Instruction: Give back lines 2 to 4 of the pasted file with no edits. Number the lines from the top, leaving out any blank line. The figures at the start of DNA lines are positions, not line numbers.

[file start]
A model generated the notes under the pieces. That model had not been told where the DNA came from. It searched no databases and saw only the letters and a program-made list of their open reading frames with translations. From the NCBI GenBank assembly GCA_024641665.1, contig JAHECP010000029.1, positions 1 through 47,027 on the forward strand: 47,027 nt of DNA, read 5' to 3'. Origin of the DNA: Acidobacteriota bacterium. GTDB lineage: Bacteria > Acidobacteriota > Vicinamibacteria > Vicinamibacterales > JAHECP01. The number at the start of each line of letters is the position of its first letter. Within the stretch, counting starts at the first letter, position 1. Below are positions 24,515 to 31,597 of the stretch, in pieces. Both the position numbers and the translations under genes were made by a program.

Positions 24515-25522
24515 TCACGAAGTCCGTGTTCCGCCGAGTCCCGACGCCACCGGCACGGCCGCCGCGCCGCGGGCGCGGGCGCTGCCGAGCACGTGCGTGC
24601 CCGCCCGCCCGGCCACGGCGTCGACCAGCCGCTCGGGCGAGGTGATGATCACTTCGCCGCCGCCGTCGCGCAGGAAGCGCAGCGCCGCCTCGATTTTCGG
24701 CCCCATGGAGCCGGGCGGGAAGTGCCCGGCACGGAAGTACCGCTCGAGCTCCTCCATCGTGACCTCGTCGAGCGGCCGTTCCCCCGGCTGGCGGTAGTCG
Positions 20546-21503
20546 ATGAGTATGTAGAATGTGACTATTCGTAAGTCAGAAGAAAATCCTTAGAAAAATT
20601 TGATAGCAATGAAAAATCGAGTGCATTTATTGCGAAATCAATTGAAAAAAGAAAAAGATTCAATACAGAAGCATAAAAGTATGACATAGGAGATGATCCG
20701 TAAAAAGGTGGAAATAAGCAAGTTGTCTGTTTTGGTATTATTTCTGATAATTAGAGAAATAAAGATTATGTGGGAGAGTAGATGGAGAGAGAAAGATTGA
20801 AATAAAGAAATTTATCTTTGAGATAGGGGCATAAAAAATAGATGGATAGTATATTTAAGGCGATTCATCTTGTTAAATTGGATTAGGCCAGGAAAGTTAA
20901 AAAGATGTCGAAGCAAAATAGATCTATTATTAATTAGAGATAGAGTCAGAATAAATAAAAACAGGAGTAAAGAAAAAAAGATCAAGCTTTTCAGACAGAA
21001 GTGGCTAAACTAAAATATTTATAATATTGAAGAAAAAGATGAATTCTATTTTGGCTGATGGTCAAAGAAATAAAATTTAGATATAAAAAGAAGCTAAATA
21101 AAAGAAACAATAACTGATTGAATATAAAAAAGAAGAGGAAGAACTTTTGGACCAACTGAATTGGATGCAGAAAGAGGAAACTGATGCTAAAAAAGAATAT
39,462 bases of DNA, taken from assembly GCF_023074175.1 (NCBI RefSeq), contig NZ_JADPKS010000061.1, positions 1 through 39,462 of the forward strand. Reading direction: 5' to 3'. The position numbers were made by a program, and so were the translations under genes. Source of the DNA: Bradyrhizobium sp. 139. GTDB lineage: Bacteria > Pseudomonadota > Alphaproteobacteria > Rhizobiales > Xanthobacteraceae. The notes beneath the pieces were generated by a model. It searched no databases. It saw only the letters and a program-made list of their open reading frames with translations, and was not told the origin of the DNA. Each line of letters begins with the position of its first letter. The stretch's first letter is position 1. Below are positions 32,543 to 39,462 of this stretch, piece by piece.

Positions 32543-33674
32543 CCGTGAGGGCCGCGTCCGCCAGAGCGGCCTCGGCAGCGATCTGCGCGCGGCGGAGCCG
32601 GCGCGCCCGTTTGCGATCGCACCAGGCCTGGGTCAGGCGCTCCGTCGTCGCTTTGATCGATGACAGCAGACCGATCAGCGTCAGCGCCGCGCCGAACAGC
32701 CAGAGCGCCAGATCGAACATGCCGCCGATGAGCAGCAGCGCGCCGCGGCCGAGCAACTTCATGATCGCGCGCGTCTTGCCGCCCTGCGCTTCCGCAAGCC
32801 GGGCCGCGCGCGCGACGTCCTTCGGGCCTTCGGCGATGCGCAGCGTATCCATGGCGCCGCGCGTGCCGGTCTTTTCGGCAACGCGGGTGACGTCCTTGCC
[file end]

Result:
Positions 24515-25522
24515 TCACGAAGTCCGTGTTCCGCCGAGTCCCGACGCCACCGGCACGGCCGCCGCGCCGCGGGCGCGGGCGCTGCCGAGCACGTGCGTGC
24601 CCGCCCGCCCGGCCACGGCGTCGACCAGCCGCTCGGGCGAGGTGATGATCACTTCGCCGCCGCCGTCGCGCAGGAAGCGCAGCGCCGCCTCGATTTTCGG